Growing up as a preacher’s kid in the Church of the Nazarene, Wednesday night prayer meetings were a regular stop on my Generation X childhood. It’s because of this that a huge piece is missing from my cultural memoir: Nancy Drew and the Hardy Boys, which were televised on Wednesday nights.
My father pastored small, rural churches, and in any given church, in any given town, 40 people showed up for church on Sundays and a walloping seven on Wednesday nights. This included my father, my mother and me. That left four people, including the pianist, scattered about a church that could seat 200.
I liked going to church because I loved pleasing my father, but honestly, it could be pretty boring for a young girl. Sitting in the pew, I’d pretend to pay attention to his sermons while I found ways to entertain myself. I’d draw pictures on offering envelopes; make all kinds of lists and play word games with hymns. I’d flip through all 300-plus pages of Praise and Worship or Worship in Song, putting the phrase “under the covers” after all the titles. It worked like this:
Just As I Am under the covers.
Joy Unspeakable under the covers.
How Great Thou Art under the covers.
Love Lifted Me under the covers.
One Wednesday night while doing this, I laughed out loud. My father stopped right in the middle of his sermon and said, “Jenni, do you care to share with the rest of us what is so funny?”
I have always had an uncontrollable giggle box. Once, when I attended a funeral of a high school classmate, I couldn’t stop laughing, even though I was terribly shaken by the loss. You see, someone at the funeral was wearing a wig and it was falling off.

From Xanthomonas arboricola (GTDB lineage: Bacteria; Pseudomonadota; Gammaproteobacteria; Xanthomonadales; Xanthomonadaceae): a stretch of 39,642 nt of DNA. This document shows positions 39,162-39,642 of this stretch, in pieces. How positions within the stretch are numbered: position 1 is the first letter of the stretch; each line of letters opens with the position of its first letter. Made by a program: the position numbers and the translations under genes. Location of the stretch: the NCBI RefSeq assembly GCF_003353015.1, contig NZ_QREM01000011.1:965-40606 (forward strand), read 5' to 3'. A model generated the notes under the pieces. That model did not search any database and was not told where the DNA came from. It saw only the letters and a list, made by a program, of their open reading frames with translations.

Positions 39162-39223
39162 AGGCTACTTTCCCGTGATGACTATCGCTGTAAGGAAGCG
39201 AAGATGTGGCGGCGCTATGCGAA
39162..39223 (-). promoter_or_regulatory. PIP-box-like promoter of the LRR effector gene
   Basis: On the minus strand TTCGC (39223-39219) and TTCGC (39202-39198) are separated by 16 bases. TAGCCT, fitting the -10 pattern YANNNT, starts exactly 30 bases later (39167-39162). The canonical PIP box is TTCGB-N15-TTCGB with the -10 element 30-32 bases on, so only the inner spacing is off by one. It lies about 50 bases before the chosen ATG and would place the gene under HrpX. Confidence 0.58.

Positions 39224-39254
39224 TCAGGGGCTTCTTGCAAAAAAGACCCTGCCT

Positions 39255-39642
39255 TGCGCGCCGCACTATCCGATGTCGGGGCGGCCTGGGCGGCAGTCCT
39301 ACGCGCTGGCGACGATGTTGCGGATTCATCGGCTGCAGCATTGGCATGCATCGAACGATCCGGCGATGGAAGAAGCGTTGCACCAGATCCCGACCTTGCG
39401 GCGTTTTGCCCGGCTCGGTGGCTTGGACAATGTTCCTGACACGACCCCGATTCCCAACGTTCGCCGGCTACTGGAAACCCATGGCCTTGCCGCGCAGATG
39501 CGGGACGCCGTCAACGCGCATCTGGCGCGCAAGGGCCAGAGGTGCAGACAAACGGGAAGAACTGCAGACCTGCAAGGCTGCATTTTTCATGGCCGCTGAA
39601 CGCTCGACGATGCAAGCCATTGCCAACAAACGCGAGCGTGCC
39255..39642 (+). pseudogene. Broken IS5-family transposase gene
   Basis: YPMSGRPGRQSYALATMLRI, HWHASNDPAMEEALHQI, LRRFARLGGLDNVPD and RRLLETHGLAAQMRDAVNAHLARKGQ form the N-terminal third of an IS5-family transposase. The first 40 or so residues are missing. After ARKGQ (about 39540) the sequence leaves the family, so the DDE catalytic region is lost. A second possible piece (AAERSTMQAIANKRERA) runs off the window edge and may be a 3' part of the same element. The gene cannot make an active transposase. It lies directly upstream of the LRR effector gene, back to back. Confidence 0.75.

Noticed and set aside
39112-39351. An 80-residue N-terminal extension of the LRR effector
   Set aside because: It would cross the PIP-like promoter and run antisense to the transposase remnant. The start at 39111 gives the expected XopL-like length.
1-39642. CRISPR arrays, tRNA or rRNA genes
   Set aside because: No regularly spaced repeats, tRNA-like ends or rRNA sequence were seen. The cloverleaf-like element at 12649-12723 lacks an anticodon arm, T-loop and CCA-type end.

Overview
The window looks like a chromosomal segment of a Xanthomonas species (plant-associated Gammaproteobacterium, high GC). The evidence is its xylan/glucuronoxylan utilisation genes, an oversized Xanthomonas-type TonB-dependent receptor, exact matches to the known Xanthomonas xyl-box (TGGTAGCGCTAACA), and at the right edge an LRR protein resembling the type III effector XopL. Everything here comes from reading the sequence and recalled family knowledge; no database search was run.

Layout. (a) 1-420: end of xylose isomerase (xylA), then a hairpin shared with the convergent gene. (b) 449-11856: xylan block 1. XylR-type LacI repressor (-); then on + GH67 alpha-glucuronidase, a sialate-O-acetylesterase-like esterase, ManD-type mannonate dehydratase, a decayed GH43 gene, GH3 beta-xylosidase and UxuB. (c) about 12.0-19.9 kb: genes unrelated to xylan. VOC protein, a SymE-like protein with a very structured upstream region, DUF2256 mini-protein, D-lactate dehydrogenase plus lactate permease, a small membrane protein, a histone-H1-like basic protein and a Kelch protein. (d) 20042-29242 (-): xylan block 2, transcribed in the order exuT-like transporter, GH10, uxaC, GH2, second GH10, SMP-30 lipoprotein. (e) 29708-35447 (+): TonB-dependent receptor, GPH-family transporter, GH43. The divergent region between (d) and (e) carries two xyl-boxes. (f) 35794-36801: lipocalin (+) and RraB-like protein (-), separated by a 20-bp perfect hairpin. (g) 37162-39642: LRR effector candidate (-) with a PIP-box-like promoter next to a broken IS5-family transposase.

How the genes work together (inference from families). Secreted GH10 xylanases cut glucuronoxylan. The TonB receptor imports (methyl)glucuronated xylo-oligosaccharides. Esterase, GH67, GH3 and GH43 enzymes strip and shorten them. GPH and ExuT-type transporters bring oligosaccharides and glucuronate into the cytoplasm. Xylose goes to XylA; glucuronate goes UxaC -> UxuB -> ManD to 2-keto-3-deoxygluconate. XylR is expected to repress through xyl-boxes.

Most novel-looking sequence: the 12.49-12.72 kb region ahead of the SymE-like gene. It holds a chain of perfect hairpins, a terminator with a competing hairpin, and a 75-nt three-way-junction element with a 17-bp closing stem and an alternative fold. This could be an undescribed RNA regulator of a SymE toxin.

And then there was the time during a revival at our church. It was 1977 and the evangelist’s wife, with her cat eye glasses, sang a special. Her voice was so nasally and falsetto, I had to run to the bathroom to keep from cracking up. I was 10. Later, I told everyone I had to throw up, but the truth is I locked myself in the tiny bathroom and laughed and laughed and laughed. Even when I returned to the sanctuary I was still laughing.
Another time, during a Wednesday night prayer meeting, my dad had everyone kneel in the pews to pray. During the prayer, my brother and I were looking under the pews at all the ladies’ legs. One lady had on two different shoes, a red one and a blue one. My brother and I laughed so hard, we were crying. As if that wasn’t bad enough, we later realized that she was not wearing two different shoes, but a matching pair with a split vamp featuring red and blue. As she knelt we saw the red side of one shoe and the blue side of another.
All of this says nothing of the times I tried to pass away time in the pews by looking for the juicier parts of Song of Solomon. There aren’t that many, you know.
Looking back, I’m certain I got a lot out of those Wednesday nights. I sang all those hymns about galling fetters rent in twain and my soul being hid in the cleft of a rock (what?), and by the age of nine, I’d developed a gargantuan vocabulary. No wonder I wanted to be a writer.
I also picked up an awful lot of what my father had to say, and of course, all those hymns became prayers. I figured it up one day, by the age of 17, I’d sung 10,000 hymns. Somewhere along the way, I started believing them, and as it turns out, God took me seriously, like when I sang this:
It may not be on the mountain’s height,
or over the stormy sea;
It may not be at the battle’s front
my Lord will have need of me;
But if by a still, small voice He calls
to paths I do not know,
I’ll answer, dear Lord, with my hand in Yours,
I’ll go where You want me to go.
At some point, I stopped laughing in church. Maybe it’s not such a good thing. In fact, for all the times I’ve sat in pews in more recent years, hoping to catch a glimpse of God, I think God has been searching for a glimpse of me – so we can laugh together again like we did when I was a kid.